Many Armenians died by being stripped naked while being forced to walk in the desert for days with no food or water until they died. If they resisted, they were shot and killed. The method of murder ranged from anything one could think of; they drowned people in rivers, threw them off cliffs, crucified them and burned them alive, smoked them out in buildings, etc.

Stories like these were shared in a small meeting that myself and a handful of other friends had with Armenian friends in Scottsdale. We share a time of refreshments and a short movie with them before we had a chance to hear their family stories of pain and loss at the hands of Turkish rulers. Children were kidnapped and converted to Islamic faith, women were raped and forced to be sex slaves, and Turks moved into the abandoned homes of the Armenians.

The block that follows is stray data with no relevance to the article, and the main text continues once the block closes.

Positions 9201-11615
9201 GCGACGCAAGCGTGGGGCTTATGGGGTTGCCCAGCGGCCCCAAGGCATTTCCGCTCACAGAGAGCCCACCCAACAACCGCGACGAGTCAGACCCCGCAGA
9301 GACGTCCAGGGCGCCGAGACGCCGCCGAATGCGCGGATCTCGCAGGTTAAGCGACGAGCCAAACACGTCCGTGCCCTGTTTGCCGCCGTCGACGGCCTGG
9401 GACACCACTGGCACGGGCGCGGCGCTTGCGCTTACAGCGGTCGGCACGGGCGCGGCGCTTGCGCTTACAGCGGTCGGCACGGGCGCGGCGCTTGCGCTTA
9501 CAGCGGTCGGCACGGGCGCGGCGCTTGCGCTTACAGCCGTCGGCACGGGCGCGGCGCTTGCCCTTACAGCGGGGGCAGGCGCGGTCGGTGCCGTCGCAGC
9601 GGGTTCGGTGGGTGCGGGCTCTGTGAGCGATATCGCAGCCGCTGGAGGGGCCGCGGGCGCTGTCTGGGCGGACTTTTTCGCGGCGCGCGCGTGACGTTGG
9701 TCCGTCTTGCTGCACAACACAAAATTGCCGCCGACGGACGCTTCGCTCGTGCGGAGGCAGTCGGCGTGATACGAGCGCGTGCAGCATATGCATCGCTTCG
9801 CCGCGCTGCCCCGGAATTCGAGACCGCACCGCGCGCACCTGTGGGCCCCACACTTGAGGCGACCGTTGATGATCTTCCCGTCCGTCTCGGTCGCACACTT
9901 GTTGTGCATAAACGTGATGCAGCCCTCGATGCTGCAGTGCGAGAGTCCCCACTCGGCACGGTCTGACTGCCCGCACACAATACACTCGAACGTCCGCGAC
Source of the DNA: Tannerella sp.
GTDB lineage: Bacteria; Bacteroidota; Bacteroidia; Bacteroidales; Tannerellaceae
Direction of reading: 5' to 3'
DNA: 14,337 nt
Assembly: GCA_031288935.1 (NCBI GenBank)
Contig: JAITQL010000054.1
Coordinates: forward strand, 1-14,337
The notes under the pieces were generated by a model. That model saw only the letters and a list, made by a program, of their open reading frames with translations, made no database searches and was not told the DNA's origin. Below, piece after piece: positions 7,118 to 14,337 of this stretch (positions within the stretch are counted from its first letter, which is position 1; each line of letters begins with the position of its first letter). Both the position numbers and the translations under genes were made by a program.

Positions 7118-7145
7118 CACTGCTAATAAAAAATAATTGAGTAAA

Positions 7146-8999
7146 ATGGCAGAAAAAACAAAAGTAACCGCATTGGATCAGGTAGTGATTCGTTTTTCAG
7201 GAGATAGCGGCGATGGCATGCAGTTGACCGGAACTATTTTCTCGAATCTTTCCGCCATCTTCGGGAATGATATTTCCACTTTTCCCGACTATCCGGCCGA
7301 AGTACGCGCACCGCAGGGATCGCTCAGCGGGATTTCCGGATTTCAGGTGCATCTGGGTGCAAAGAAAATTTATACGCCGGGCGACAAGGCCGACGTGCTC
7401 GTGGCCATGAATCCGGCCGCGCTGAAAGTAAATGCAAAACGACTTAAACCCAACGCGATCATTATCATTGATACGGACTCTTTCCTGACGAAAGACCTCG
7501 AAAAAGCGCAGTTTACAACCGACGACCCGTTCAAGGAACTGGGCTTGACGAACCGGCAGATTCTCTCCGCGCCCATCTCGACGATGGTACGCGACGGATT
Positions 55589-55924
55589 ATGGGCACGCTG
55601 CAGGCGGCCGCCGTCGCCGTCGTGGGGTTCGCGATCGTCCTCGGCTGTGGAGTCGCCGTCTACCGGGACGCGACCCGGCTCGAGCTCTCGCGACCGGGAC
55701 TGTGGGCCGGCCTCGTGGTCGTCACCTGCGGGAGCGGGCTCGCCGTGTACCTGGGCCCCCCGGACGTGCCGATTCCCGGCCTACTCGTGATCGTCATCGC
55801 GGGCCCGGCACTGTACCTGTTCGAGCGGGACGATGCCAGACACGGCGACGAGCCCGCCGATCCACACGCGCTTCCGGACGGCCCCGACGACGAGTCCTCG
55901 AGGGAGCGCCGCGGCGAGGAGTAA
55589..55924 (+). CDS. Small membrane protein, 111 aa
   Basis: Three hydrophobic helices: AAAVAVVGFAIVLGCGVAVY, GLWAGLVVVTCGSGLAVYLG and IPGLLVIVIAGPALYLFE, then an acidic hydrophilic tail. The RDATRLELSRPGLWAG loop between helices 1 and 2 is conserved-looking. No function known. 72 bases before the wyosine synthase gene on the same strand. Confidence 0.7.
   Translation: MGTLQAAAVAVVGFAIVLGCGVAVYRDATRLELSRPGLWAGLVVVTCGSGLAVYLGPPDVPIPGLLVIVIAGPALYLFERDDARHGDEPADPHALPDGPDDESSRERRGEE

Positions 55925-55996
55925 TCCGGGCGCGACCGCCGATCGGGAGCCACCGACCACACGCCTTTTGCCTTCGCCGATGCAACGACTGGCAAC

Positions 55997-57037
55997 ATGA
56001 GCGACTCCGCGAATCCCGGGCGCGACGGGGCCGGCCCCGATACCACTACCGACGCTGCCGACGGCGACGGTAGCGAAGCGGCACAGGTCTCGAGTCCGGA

This went on until the early 1920’s. Many sources vary in the final number of Armenians who were slaughtered during the genocide, but most agree that over 1.5 million were killed, and many more were deported and never allowed to enter their homeland again.

To this day, the Turkish government still does not acknowledge this genocide nor do they admit that these events actually happened as stories tell them. Many Armenians and social justice advocates speak out against the Turkish government, but it has not changed the fact that it is still illegal in Turkey to talk about what happened to Armenians during during that era.